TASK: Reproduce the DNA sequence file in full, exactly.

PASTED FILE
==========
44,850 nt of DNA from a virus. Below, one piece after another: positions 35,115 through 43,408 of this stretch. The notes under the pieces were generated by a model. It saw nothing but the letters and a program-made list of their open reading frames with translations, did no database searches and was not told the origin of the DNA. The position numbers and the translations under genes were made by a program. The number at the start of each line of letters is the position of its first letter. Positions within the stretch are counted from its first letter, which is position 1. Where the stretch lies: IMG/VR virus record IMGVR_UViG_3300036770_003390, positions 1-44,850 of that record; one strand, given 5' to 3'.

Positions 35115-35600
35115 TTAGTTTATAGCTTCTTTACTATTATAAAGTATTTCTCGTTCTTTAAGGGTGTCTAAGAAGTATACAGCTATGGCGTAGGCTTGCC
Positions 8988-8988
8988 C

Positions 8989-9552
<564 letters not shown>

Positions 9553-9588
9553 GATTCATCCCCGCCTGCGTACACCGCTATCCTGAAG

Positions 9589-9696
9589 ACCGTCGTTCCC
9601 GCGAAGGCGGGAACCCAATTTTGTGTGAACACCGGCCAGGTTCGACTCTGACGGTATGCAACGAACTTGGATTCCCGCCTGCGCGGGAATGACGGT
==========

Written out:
44,850 nt of DNA from a virus. Below, one piece after another: positions 35,115 through 43,408 of this stretch. The notes under the pieces were generated by a model. It saw nothing but the letters and a program-made list of their open reading frames with translations, did no database searches and was not told the origin of the DNA. The position numbers and the translations under genes were made by a program. The number at the start of each line of letters is the position of its first letter. Positions within the stretch are counted from its first letter, which is position 1. Where the stretch lies: IMG/VR virus record IMGVR_UViG_3300036770_003390, positions 1-44,850 of that record; one strand, given 5' to 3'.

Positions 35115-35600
35115 TTAGTTTATAGCTTCTTTACTATTATAAAGTATTTCTCGTTCTTTAAGGGTGTCTAAGAAGTATACAGCTATGGCGTAGGCTTGCC
Positions 8988-8988
8988 C

Positions 8989-9552
<564 letters not shown>

Positions 9553-9588
9553 GATTCATCCCCGCCTGCGTACACCGCTATCCTGAAG

Positions 9589-9696
9589 ACCGTCGTTCCC
9601 GCGAAGGCGGGAACCCAATTTTGTGTGAACACCGGCCAGGTTCGACTCTGACGGTATGCAACGAACTTGGATTCCCGCCTGCGCGGGAATGACGGT